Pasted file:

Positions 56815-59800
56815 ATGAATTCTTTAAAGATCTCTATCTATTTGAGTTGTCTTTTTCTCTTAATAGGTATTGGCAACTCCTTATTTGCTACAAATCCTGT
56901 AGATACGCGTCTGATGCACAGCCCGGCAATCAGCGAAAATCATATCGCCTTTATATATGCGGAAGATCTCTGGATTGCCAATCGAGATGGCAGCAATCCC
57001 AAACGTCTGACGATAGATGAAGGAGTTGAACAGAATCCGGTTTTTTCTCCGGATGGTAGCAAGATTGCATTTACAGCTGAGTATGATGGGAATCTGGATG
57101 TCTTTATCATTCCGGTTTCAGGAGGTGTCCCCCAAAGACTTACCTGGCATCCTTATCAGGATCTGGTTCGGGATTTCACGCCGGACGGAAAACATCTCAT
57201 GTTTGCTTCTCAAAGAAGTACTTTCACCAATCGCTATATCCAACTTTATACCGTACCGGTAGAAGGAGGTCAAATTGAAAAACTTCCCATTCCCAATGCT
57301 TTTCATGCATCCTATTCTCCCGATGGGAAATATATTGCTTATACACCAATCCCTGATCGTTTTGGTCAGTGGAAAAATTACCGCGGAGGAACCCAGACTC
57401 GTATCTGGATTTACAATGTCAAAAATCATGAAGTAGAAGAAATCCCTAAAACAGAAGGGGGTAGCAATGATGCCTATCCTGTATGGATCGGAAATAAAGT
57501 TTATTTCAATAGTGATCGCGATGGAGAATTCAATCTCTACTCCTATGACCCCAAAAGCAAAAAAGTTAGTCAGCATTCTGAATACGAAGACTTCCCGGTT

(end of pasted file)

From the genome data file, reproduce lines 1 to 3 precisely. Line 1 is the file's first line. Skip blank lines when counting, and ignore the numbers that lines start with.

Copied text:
Positions 56815-59800
56815 ATGAATTCTTTAAAGATCTCTATCTATTTGAGTTGTCTTTTTCTCTTAATAGGTATTGGCAACTCCTTATTTGCTACAAATCCTGT
56901 AGATACGCGTCTGATGCACAGCCCGGCAATCAGCGAAAATCATATCGCCTTTATATATGCGGAAGATCTCTGGATTGCCAATCGAGATGGCAGCAATCCC